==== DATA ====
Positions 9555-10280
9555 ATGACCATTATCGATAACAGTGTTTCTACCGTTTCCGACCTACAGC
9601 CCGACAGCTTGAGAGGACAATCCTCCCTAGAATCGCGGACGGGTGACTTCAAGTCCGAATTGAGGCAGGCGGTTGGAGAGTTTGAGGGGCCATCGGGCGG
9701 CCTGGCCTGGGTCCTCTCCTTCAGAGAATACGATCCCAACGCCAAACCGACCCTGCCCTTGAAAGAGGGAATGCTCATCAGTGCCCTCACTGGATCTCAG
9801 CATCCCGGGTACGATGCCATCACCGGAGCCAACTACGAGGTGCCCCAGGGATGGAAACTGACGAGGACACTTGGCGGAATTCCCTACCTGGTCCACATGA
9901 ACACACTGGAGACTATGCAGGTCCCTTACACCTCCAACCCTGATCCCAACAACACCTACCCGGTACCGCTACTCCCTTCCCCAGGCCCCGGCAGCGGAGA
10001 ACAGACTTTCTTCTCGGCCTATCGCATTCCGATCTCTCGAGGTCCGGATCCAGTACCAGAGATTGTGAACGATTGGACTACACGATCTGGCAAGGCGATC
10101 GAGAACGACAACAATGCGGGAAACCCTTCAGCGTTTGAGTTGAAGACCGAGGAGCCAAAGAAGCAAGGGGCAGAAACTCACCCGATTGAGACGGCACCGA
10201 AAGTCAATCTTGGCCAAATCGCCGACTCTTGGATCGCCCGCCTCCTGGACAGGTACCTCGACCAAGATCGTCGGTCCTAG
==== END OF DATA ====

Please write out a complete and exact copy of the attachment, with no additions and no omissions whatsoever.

Positions 9555-10280
9555 ATGACCATTATCGATAACAGTGTTTCTACCGTTTCCGACCTACAGC
9601 CCGACAGCTTGAGAGGACAATCCTCCCTAGAATCGCGGACGGGTGACTTCAAGTCCGAATTGAGGCAGGCGGTTGGAGAGTTTGAGGGGCCATCGGGCGG
9701 CCTGGCCTGGGTCCTCTCCTTCAGAGAATACGATCCCAACGCCAAACCGACCCTGCCCTTGAAAGAGGGAATGCTCATCAGTGCCCTCACTGGATCTCAG
9801 CATCCCGGGTACGATGCCATCACCGGAGCCAACTACGAGGTGCCCCAGGGATGGAAACTGACGAGGACACTTGGCGGAATTCCCTACCTGGTCCACATGA
9901 ACACACTGGAGACTATGCAGGTCCCTTACACCTCCAACCCTGATCCCAACAACACCTACCCGGTACCGCTACTCCCTTCCCCAGGCCCCGGCAGCGGAGA
10001 ACAGACTTTCTTCTCGGCCTATCGCATTCCGATCTCTCGAGGTCCGGATCCAGTACCAGAGATTGTGAACGATTGGACTACACGATCTGGCAAGGCGATC
10101 GAGAACGACAACAATGCGGGAAACCCTTCAGCGTTTGAGTTGAAGACCGAGGAGCCAAAGAAGCAAGGGGCAGAAACTCACCCGATTGAGACGGCACCGA
10201 AAGTCAATCTTGGCCAAATCGCCGACTCTTGGATCGCCCGCCTCCTGGACAGGTACCTCGACCAAGATCGTCGGTCCTAG